A Well Regulated Militia? Or a Wrongly Decided Supreme Court Case?

After witnessing the increase in mass murders over the past decade, the Spirited Reasoner believes it is time for all of us to question the wisdom of the opinion written by Justice Antonin Scalia in the case of District of Columbia v. Heller (2008). That decision, supported by a bare 5-4 majority, was split along the all-too-familiar conservative/liberal lines. It held that the District of Columbia’s ban on the possession of handguns violated the 2nd Amendment of the U. S. Constitution. Although that decision applied only to the District of Columbia, which is a branch of the federal government, Justice Scalia seemed to be arguing that the 2nd Amendment protected the rights of all individual U. S. citizens to own weapons.  

Ten years—and many innocent lives—later, we are left to wonder whether that reasoning ever held any water. Let’s stop a moment to consider the actual words of the 2nd Amendment:

“A well regulated Militia, being necessary to the security of a free State, the right of the people to keep and bear Arms, shall not be infringed.”

It doesn’t take a legal scholar, or history major, to understand that the 2nd Amendment was designed to protect state and local militias, but only so long as those militias were “well regulated.” In other words, this was not an amendment designed to protect any ragtag, unregulated band of kooks deciding to live off in the woods somewhere, declaring themselves to be a “militia.” (Folks doubting this interpretation should ask themselves what the framers meant by the phrase “well regulated.”)

Instead, the 2nd Amendment envisioned state-sanctioned militias like the National Guard, under the leadership of state governors. Weapons owned by the individual members of these militias would likely be stored in an armory—again, in a manner to be well regulated by the states. While it makes sense that a member of this state or local militia would need to carry a weapon while drilling or on active duty, it makes absolutely no sense to separate this weapon from the official purpose of the well regulated militia. In other words, the 2nd Amendment should never have been interpreted to apply to non-militia members or purposes.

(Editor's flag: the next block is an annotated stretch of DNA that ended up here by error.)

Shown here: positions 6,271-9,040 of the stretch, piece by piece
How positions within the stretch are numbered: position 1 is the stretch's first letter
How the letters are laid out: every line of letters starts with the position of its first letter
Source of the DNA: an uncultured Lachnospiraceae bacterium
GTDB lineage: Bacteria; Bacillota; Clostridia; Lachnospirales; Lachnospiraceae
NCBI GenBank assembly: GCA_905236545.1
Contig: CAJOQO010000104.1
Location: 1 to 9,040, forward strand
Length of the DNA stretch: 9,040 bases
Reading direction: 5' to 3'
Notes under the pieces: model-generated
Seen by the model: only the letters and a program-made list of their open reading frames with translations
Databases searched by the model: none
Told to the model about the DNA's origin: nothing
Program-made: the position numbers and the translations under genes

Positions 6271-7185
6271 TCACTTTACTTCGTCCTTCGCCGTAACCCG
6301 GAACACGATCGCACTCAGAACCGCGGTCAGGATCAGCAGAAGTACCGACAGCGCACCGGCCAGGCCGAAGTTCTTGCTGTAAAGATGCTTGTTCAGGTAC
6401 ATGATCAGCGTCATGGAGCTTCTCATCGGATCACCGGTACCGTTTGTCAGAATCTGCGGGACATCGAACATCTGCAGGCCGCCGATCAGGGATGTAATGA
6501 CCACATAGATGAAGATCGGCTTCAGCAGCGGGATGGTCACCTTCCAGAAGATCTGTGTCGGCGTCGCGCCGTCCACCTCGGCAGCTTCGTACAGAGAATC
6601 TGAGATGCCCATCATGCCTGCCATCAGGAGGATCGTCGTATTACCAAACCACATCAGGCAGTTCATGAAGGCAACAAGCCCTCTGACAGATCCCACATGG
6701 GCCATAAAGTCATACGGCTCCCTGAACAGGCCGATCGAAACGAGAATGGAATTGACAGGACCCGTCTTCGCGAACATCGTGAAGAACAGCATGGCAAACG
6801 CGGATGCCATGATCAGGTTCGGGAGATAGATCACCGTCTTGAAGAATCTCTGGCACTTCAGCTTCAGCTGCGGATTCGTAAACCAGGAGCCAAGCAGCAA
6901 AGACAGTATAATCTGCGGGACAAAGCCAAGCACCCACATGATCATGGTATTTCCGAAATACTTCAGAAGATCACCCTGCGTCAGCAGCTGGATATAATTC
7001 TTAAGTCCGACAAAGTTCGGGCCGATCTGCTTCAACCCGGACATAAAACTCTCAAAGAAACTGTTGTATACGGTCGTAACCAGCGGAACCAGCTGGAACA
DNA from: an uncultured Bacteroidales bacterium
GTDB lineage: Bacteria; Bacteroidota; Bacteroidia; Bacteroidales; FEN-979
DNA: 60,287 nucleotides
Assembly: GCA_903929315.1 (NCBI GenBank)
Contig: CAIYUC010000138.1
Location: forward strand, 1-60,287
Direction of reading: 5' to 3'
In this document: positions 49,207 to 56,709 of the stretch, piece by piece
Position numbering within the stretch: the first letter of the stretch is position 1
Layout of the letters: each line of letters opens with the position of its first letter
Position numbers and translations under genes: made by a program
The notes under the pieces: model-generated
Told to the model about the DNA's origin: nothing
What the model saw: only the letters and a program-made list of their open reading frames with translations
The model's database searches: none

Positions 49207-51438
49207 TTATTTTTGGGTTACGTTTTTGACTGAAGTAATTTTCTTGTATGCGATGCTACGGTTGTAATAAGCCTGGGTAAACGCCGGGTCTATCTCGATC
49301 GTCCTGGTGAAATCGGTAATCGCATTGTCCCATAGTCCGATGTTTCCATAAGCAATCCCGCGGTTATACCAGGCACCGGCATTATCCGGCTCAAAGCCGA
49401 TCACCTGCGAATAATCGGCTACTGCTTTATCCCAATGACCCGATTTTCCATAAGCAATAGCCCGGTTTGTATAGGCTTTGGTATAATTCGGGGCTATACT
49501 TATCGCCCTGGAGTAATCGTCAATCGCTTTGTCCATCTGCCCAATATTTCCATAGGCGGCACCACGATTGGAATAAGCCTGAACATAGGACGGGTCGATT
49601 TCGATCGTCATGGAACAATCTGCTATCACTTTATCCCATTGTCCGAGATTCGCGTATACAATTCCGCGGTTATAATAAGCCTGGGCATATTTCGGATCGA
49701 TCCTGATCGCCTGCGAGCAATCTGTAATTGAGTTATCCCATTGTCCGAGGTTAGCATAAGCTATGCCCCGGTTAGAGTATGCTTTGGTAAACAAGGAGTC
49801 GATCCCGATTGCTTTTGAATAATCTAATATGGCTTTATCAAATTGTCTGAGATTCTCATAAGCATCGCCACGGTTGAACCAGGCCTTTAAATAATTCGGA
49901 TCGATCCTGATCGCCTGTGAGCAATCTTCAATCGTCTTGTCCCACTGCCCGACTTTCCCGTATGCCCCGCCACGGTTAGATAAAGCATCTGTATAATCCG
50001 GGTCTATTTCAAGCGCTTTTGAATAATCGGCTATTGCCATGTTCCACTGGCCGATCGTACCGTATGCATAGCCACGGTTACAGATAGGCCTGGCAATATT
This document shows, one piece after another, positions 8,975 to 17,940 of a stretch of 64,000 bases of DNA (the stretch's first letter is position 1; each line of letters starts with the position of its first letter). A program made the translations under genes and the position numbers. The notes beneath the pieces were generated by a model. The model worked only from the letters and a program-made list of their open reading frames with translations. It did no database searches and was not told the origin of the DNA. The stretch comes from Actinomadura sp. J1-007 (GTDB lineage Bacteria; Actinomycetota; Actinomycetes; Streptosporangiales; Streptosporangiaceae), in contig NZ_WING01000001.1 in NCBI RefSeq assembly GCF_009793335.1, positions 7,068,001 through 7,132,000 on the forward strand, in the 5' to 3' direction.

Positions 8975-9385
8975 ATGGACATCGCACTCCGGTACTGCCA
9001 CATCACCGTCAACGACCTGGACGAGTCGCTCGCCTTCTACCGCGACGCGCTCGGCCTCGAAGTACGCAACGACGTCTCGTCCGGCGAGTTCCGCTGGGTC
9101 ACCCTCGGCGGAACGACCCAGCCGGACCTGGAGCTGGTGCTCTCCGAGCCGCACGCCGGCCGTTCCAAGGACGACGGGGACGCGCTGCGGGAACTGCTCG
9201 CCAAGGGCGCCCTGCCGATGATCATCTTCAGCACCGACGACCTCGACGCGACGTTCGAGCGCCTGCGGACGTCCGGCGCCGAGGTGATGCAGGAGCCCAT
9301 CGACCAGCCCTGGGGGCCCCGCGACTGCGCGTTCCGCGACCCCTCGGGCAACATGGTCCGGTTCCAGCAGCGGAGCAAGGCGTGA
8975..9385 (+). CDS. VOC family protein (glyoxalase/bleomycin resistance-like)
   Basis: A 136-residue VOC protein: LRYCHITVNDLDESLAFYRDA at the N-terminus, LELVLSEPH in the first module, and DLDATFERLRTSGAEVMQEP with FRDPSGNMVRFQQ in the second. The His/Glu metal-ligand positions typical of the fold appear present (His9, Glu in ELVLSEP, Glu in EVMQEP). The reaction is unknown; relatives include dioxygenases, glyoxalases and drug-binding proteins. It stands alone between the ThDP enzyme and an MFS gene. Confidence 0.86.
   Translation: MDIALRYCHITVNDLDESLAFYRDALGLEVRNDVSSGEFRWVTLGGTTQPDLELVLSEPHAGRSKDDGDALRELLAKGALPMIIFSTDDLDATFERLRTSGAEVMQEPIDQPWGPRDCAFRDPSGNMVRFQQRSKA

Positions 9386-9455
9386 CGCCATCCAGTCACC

But now, having gone too far, our U. S. Supreme Court has already encouraged young people to see just how far Justice Scalia’s reasoning can be extended.

Today’s news includes a story about the suspect in a Missouri Wal-Mart disturbance. This young man—who was carrying a rifle and handgun while wearing body armor before he was stopped—was quoted as stating that he merely wanted to test his 2nd Amendment rights. Hopefully, this nation is ready to conclude that the so-called “right to keep and bear arms” was never meant to go this far.

Spirited Reasoners believe that many of those who seem to worship the 2nd Amendment would do well to read it from the beginning.

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